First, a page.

International
Tables for Crystallography Volume H Powder diffraction Edited by C. J. Gilmore, J. A. Kaduk and H. Schenk © International Union of Crystallography 2018 
International Tables for Crystallography (2018). Vol. H, ch. 1.1, pp. 1115
Section 1.1.4. The peak profile^{a}MaxPlanckInstitute for Solid State Research, Heisenbergstrasse 1, D70569 Stuttgart, Germany,^{b}Department of Applied Physics and Applied Mathematics, Columbia University, 500 West 120th Street, Room 200 Mudd, MC 4701, New York, NY 10027, USA, and ^{c}Condensed Matter Physics and Materials Science Department, Brookhaven National Laboratory, PO Box 5000, Upton, NY 11973–5000, USA 
The peak profile refers to the shape of the measured Bragg peak. In the treatment above, the Bragg peaks from a perfect infinite crystal were delta functions and therefore infinitely narrow. In reality, the finite size of the crystal, the finite resolution of the measurement and defects in the material that result in inhomogeneous strains all broaden the delta function, giving it a finite width and some characteristic shape. When fitting a model to the measured diffraction pattern we should correctly account for these effects in order to obtain correct values for the Braggpeak intensities. On the other hand, a careful study of the peak shapes yields important information about the size of the crystallites in the sample and defects that they contain. With recent improvements in instrumentation and computational dataanalysis methods, this latter type of study has become more important and is having considerable scientific and technological impact.
The convolution theorem of the Fourier transform that was introduced in the derivation of the crystallographic structure factor above is also very useful in understanding the peak profile. In this case, the measured Bragg peak can be thought of as a delta function convoluted with a profile (Klug & Alexander, 1974). The profile of the Bragg reflection hkl, , can be written aswhere is the emission profile of the Xray source (tube or synchrotron), contains additional contributions to the profile from the instrument and is the contribution from the microstructure of the sample. The symbol denotes convolution.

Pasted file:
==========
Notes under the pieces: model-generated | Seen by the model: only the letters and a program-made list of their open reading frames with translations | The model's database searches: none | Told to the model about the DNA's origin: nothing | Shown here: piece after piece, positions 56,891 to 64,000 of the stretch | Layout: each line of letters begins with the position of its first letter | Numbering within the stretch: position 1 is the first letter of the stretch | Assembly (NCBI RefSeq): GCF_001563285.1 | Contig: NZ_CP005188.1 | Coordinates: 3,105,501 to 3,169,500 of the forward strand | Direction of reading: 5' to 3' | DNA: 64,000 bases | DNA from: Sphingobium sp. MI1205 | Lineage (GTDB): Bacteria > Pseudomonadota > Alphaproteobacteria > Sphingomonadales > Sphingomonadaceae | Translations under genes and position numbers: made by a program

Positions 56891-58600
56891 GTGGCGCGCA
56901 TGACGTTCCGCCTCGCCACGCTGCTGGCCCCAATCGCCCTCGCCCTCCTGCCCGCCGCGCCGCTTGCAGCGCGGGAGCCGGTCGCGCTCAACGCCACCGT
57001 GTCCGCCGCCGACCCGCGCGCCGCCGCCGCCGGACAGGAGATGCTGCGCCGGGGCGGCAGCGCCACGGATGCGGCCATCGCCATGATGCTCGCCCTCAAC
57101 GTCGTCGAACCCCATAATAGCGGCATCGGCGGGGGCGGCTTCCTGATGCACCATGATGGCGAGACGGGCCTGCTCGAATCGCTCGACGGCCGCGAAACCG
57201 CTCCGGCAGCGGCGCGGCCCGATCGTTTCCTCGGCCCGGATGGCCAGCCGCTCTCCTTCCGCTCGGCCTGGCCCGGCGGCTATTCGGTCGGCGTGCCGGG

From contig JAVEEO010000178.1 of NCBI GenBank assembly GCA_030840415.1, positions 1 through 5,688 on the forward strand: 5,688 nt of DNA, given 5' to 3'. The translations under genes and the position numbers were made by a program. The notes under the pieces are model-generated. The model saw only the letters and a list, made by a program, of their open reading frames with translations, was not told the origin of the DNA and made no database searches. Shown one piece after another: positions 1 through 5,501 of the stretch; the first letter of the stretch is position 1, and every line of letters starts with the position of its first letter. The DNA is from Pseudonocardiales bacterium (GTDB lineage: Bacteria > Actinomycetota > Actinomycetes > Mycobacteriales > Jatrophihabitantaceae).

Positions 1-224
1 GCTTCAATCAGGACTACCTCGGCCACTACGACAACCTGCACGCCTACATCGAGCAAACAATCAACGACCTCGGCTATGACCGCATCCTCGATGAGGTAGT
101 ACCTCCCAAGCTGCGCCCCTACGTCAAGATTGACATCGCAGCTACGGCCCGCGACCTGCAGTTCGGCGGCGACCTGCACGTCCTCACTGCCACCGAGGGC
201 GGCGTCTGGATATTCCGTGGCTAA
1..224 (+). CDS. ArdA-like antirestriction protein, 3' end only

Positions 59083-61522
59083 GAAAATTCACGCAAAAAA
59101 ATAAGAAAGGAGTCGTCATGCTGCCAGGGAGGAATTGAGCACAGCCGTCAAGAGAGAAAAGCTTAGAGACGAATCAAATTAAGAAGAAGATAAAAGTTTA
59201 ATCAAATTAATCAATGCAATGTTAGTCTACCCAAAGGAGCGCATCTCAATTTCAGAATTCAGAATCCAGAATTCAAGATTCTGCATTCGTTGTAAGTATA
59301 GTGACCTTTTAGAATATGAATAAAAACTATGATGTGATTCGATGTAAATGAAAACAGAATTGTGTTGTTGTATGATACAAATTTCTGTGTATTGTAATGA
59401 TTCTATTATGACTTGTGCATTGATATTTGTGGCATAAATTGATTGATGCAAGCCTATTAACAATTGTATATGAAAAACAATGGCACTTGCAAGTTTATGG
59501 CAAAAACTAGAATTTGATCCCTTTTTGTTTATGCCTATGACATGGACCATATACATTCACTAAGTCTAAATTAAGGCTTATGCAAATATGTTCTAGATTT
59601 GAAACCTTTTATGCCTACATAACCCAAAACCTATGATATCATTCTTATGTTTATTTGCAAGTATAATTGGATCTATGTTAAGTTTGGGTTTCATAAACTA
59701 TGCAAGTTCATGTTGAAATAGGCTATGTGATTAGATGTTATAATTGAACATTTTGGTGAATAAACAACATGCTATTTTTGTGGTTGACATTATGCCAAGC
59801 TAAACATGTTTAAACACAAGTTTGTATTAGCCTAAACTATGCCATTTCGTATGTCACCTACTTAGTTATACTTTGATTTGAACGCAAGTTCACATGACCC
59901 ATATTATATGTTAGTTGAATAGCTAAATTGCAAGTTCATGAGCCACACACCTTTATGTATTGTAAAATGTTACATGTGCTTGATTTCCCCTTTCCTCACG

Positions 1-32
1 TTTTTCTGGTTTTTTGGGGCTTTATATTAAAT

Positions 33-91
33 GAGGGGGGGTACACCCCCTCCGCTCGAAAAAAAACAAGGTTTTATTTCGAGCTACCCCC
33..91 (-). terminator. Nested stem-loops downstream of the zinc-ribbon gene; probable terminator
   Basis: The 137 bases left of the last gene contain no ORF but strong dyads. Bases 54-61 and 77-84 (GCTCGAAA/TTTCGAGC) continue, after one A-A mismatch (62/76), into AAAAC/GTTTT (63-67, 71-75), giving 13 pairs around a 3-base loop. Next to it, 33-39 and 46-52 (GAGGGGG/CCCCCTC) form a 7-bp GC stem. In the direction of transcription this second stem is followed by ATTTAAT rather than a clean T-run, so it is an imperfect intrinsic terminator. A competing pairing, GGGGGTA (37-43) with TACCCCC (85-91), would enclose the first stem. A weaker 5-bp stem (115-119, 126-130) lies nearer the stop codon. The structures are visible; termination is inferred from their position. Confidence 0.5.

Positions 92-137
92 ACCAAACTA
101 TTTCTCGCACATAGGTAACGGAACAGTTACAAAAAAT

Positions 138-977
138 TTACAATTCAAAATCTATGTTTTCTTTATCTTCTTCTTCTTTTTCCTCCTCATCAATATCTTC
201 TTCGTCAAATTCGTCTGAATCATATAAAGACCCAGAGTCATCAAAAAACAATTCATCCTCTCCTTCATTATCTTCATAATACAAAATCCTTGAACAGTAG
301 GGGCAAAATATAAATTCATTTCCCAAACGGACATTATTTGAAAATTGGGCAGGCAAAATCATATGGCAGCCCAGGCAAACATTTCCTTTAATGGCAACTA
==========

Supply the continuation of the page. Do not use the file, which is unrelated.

The convolution of two functions f(t) and g(t) in real space is defined asThe convolution theorem tells us that the Fourier transform (FT) of two convoluted functions is the product of the Fourier transforms of those functions:Normalization of the transform leads to scaling factors like 2π which have been omitted here for simplicity.
In practice, numerical integrations are almost always required, as many of the instrument aberration functions cannot be convoluted analytically. This convolution approach is the basis of the socalled fundamentalparameter (FP) approach (Cheary & Coelho, 1992) and has proven to be superior to other more empirical or phenomenological methods. The idea behind the FP approach is to build up the profile from first principles, exclusively using measurable physical quantities like slit widths, slit lengths, Sollerslit opening angles etc. The process of convolution from a fundamentalparameters perspective is an approximation whereby second and higherorder effects are typically neglected for computational speed and simplicity. The instrumental profile is usually fully characterized by measuring a lineprofile standard such as NIST SRM 660c LaB_{6}, which is expected to contain only small microstructural contributions, and comparing the calculated diffraction pattern to the measured one. Once the instrumental part of the profile is sufficiently well determined, it can be assumed that the remaining contributions to the `real' profile are purely sample dependent (e.g. domain size, strain).